Samira Ahmed

(Image credit: The Telegraph/Jeff Gilbert)

Taking home The Glass Ceiling Award this year. this award-winning journalist took the BBC to tribunal for being paid six times less than a male journalist hosting a similar show – and won the case in a landmark victory that could change the lives and salaries of so many in the future. Her move came after the BBC published the salaries of its highest earners in July 2017 under the terms of its new royal charter, which revealed that only one-third of the list of talent earning more than £150,000 were women, with all the top names being men.

Adwoa Dickson

Image Credit: Dave Benett/Getty Images for Women)

The Woman of The Year 2020 award was presented to the inspirational Adwoa Dickson by Lorraine Kelly, for her work with Amies Freedom Choir. The unique choir aims to develop the musical and cultural awareness of young women who have survived trafficking. It also helps them to explore songs and musical styles from each others’ cultures and languages.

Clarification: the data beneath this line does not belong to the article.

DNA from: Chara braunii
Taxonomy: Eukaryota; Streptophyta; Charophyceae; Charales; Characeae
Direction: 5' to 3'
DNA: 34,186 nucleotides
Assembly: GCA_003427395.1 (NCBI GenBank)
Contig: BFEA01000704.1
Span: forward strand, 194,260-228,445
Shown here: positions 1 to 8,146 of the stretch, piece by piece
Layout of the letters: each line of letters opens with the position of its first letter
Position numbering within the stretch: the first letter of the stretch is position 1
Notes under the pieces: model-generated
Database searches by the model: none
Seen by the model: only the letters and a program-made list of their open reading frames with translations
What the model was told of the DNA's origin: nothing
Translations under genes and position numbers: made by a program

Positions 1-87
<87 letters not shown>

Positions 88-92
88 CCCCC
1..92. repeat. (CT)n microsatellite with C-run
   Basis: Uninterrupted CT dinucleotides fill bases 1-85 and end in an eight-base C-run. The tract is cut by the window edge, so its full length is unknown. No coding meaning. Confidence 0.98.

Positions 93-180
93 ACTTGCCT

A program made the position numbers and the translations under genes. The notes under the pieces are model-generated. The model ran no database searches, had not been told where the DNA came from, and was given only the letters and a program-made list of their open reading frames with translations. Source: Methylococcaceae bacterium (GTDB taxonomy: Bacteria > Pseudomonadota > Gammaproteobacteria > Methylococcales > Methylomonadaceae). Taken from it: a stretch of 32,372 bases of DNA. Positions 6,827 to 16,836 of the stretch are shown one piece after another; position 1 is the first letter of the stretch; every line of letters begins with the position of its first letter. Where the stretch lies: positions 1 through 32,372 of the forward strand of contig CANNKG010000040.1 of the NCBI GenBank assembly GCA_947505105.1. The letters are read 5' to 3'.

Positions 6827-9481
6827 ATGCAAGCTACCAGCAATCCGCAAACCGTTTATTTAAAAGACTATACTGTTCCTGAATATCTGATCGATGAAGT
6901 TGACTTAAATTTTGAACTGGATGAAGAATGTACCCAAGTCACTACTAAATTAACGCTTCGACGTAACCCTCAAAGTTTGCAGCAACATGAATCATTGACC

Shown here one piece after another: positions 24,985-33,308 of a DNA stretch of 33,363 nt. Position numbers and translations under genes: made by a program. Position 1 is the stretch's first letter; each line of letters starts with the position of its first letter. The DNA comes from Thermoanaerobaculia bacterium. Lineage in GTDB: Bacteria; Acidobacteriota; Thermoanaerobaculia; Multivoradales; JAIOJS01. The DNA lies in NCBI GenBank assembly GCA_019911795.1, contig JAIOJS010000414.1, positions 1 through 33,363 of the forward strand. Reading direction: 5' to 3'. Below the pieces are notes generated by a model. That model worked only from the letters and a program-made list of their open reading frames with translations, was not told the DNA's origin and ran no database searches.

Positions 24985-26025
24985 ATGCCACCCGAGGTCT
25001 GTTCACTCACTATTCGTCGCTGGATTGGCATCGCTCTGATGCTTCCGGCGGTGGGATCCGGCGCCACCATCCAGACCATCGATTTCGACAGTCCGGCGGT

Equal Pay For Everyone

In 2020 things really shouldn’t still be this bad. Equal pay should be a fundamental right and not something that women have to fight for.

Though there are some absolute trailblazers out there paving the way for the rest of us, we need to consider what we can all do to ensure that everyone is treated equally and paid fairly.

Article written by freelance marketer & copywriter Jessica Ross.

Categories
Careers Disability Flexible Working

Epilepsy And Employment

A Personal Story

Is Epilepsy A Disability?